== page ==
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Wild Travel Magazine

First Evidence of Otters in Central Surrey for 40 Years

20/03/2008 15:08:46
March 2008. Chris Matcham, Otters and Rivers Project Officer of Surrey Wildlife Trust, has discovered several otter spraints in Godalming. Otters are quite uncommon in Surrey, signs have only been found in the far west of the county on the River Wey and the Blackwater which are thought only to be left by the occasional visitor.

The Surrey Wildlife Trust is working on a number of projects to boost otter numbers and signs of their presence are now being found more frequently which suggests the measures are working.
 
Otters are returning to Surrey Rivers. © G Sweetnam/SWT
Threatened by Road Traffic
The main threat to these beautiful creatures is road traffic, so the Trust is working in partnership with Surrey County Council to create safe routes under bridges; helping otters avoid these fatal bottlenecks.

Improved Habitat
The Trust is also working with the Farming and Wildlife Advisory Group (FWAG) and Wey Valley Project to improve the riverside habitat, private landowners to provide safe resting sites and the Environment Agency (EA) who are not only improving water quality and fish stocks in the rivers but who also help to fund the project.

Artificial Otter Holts
Much effort has also been put into the assembly and siting of artificial otter holts which Chris has designed himself, and The Waterways Trust has just today awarded the Trust £4000 to build 5 more on lock islands on the Thames between Penton Hook and Teddington. The EA and Blackwater Valley Countryside Partnership have both helped to train volunteers, on which the Trust relies enormously, to check areas and man-made holts for signs of otters and for ongoing maintenance of the riverside habitat.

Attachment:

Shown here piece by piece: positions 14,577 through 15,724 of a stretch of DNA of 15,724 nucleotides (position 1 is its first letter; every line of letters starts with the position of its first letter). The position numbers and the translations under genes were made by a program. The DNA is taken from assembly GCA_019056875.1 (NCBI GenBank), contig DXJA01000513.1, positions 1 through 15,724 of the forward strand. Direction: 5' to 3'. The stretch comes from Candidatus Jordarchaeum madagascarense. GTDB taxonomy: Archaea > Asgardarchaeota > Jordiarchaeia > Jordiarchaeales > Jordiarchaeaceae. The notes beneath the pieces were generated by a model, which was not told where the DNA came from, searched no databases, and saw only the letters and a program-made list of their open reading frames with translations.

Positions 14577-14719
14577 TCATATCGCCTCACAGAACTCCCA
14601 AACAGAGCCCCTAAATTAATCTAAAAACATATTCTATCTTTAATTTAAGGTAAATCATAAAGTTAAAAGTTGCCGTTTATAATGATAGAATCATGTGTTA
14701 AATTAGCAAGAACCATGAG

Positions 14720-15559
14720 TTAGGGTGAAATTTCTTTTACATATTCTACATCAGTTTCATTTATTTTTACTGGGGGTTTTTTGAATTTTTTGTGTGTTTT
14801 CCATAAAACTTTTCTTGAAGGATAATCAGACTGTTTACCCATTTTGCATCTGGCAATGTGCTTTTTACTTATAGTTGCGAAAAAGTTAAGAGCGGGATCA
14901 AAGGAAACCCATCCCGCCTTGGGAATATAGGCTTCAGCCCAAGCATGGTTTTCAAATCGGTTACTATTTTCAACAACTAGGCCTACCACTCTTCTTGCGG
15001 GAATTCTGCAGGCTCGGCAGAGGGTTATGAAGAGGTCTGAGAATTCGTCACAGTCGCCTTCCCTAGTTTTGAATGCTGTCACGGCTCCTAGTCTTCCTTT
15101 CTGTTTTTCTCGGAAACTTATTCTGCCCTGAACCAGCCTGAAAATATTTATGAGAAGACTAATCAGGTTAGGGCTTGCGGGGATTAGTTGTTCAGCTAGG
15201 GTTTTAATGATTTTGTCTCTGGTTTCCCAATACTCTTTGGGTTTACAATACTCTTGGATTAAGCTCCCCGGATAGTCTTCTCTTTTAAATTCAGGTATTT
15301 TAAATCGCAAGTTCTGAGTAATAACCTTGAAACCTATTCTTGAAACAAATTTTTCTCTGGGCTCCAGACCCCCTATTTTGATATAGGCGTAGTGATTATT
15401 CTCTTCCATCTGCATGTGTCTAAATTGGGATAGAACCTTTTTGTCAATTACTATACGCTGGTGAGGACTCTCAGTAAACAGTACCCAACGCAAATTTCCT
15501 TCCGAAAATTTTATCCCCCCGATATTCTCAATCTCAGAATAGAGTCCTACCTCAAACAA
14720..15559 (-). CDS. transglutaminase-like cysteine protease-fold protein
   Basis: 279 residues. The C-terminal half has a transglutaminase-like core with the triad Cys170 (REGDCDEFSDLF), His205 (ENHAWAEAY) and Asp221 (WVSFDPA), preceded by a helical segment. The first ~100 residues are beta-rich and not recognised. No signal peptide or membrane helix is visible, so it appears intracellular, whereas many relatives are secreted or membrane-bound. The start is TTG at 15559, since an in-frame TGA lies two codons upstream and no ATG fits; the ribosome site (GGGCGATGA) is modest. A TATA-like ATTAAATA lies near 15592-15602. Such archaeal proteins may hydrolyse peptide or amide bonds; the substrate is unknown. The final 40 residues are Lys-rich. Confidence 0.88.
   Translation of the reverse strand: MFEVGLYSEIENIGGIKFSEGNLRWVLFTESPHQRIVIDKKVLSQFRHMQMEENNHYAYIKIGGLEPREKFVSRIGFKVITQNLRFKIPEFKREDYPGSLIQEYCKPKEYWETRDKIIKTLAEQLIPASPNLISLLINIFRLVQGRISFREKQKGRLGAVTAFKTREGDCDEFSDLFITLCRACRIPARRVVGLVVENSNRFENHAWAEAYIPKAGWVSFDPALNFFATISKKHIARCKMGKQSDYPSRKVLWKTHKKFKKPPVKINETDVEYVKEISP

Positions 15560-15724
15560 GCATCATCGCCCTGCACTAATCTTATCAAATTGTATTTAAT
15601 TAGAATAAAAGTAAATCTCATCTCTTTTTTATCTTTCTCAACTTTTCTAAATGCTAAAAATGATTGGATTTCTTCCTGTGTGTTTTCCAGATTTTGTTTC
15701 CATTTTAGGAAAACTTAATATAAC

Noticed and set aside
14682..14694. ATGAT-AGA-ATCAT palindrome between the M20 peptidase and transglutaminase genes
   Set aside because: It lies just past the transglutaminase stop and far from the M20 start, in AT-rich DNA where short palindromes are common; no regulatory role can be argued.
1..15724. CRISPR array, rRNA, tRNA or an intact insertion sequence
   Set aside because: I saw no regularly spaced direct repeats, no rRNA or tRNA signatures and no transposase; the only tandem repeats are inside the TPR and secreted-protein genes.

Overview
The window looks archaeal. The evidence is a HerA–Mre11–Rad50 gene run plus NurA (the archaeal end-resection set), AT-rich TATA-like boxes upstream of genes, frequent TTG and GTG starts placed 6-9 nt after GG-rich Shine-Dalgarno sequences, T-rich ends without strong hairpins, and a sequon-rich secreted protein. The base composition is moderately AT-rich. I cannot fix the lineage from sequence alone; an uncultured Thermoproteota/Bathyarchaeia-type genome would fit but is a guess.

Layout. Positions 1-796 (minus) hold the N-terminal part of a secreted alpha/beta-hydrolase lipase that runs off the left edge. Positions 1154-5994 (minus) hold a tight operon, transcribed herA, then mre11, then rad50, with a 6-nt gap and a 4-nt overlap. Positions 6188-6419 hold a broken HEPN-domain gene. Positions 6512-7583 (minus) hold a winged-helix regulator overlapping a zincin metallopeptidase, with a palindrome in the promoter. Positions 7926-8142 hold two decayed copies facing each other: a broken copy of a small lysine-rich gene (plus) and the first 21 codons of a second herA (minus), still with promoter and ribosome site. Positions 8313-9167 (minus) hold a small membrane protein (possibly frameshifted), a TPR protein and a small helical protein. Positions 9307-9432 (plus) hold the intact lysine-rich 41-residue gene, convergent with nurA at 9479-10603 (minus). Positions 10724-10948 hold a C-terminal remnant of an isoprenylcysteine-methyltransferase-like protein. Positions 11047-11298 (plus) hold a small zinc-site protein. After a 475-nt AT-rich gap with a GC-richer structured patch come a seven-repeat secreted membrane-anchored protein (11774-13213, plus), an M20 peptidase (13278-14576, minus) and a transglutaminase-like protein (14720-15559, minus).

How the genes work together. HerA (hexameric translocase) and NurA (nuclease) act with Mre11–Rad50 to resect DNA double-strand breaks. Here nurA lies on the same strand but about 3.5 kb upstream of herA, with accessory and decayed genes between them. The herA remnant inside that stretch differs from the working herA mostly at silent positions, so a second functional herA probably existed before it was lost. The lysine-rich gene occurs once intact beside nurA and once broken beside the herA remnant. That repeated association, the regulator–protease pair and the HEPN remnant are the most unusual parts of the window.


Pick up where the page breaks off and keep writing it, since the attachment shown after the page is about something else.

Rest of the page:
Chris said: ‘At last, the habitat restoration and water quality improvement work we've undertaken with local landowners and the Environment Agency seems to be bearing fruit, as far as otter re-colonisation is concerned. Otters are notoriously elusive and difficult to spot, so their field signs (most obvious ones being faeces) are often the only way we have of knowing that otters are on a particular stretch of river. Now that we've found these signs in Godalming, Otter Project Volunteers will continue to monitor to check whether the animal stays in the area or moves on to try and find a mate.'

Courtesy of the Surrey Wildlife Trust.

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